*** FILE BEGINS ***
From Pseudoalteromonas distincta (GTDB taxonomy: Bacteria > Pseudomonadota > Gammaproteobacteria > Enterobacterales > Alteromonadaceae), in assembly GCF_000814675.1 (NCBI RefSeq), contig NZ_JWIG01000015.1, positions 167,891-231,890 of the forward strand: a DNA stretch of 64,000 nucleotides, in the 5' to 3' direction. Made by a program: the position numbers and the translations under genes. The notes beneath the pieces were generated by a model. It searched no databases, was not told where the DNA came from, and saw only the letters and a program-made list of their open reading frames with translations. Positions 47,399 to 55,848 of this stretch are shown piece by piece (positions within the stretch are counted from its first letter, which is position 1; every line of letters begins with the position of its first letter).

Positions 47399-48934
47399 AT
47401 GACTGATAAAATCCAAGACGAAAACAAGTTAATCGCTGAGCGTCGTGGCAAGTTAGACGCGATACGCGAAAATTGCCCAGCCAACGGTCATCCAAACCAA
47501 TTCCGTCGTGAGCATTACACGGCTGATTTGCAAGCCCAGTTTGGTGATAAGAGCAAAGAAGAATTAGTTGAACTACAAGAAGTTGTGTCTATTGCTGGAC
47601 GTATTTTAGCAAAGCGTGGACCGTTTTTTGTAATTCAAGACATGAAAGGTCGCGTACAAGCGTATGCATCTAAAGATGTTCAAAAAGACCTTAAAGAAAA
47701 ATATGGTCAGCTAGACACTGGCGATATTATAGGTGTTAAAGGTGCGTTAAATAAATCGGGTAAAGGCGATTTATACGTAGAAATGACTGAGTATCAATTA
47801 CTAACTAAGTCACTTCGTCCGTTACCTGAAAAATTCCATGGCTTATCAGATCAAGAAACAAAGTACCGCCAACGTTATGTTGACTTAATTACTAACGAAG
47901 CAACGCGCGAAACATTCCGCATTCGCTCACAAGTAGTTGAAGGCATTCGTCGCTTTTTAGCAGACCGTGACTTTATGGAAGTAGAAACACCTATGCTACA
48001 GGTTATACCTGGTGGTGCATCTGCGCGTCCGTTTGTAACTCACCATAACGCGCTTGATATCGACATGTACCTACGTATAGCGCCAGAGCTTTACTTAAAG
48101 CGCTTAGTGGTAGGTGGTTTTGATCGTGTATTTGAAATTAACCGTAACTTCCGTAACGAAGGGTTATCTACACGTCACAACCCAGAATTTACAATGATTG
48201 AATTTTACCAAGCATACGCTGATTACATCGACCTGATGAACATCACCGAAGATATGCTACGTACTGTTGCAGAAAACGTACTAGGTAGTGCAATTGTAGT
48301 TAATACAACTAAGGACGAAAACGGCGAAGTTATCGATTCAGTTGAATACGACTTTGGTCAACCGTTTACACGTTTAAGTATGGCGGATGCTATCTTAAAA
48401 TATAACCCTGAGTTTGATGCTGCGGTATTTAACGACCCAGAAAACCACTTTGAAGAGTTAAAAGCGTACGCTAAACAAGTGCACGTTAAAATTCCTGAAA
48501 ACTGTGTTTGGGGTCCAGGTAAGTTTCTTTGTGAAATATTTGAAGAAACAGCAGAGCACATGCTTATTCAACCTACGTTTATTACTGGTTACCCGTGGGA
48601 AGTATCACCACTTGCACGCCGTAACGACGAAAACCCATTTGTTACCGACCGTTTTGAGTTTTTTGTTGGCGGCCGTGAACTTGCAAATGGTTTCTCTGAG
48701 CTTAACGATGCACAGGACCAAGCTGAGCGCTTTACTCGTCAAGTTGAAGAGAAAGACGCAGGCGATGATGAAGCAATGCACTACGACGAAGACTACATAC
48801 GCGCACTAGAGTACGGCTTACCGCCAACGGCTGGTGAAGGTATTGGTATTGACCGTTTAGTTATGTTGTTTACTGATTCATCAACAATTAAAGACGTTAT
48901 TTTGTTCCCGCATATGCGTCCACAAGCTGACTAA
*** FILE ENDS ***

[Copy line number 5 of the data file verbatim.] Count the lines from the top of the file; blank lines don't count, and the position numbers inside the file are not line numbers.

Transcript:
47501 TTCCGTCGTGAGCATTACACGGCTGATTTGCAAGCCCAGTTTGGTGATAAGAGCAAAGAAGAATTAGTTGAACTACAAGAAGTTGTGTCTATTGCTGGAC